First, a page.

December 28, 2016

Stocks opened lower this morning (Dow flat; SPX -.27%). Much is begin made of the Dow’s attempt to achieve the 20,000 mark, which is an arbitrary or “psychological” level. But since Dec. 20th when it first looked like a real possibility, markets have treaded water. And trade volume has been light. Today, all eleven sectors are down, led by REITs (-.9%), semiconductors (-.6%) and biotechs (-.6%). The VIX Index climbed back to 12.5 and VIX January futures are trading around 14.3. But traders aren’t expecting a lot of volatility in the next 30 days. And that’s strange because the last three Januarys have been weak for the stock market. WTI crude oil is hovering around $54/barrel. Bonds are modestly higher in price as yields dip. The 5- and 10-year Treasury yields are trading at 2.06% and 2.55%, respectively. 


*The foregoing content reflects the author's personal opinions which may not coincide with the opinions of the firm, and are subject to change at any time without notice. Content provided herein is for informational purposes only and should not be used or construed as investment advice or a recommendation regarding the purchase or sale of any security. There is no guarantee that these statements, opinions, or forecasts provided herein will prove to be correct. Past performance is not a guarantee of future results. Indices are not available for direct investment. Any investor who attempts to mimic the performance of an index would incur fees and expenses which would reduce returns. All investing involves risk. Asset allocation and diversification does not ensure a profit or protect against a loss. Finally, please understand that–as with other social media–if you leave a comment, it will be made public.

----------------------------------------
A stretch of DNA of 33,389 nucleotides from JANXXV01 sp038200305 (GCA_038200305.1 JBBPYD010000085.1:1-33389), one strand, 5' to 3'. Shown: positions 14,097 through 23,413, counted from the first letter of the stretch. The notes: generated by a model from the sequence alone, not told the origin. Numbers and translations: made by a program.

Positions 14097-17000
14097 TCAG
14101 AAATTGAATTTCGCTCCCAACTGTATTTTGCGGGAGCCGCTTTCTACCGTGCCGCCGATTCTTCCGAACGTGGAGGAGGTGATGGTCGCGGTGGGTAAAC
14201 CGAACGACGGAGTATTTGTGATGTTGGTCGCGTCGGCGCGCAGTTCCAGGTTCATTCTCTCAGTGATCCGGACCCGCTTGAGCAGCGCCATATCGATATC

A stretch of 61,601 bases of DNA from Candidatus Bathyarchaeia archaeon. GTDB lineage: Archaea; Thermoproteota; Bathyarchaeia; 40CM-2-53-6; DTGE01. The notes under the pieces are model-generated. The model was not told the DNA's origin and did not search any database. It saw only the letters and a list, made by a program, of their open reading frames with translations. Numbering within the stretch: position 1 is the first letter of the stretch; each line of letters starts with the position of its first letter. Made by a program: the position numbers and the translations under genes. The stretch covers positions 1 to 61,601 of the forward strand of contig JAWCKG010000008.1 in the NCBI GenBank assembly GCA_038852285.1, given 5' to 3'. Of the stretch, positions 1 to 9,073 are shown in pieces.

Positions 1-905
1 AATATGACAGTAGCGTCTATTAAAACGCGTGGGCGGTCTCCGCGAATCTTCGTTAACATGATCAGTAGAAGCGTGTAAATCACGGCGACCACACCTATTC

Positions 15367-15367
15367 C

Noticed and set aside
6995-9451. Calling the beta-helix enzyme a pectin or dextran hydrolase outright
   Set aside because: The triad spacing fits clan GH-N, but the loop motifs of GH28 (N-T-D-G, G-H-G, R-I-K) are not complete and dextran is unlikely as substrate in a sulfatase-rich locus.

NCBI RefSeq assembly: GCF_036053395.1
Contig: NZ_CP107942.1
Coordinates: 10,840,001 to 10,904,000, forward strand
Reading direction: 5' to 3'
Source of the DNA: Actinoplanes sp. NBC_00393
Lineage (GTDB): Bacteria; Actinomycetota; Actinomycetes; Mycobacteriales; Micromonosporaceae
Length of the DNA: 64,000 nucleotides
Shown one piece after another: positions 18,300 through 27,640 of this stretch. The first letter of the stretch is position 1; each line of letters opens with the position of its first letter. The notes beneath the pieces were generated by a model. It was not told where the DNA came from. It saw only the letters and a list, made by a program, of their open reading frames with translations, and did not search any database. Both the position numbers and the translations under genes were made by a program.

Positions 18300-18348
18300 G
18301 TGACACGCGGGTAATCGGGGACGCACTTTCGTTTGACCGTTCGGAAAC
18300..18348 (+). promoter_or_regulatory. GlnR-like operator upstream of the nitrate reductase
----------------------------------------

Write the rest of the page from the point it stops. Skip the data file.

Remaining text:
May 20, 2016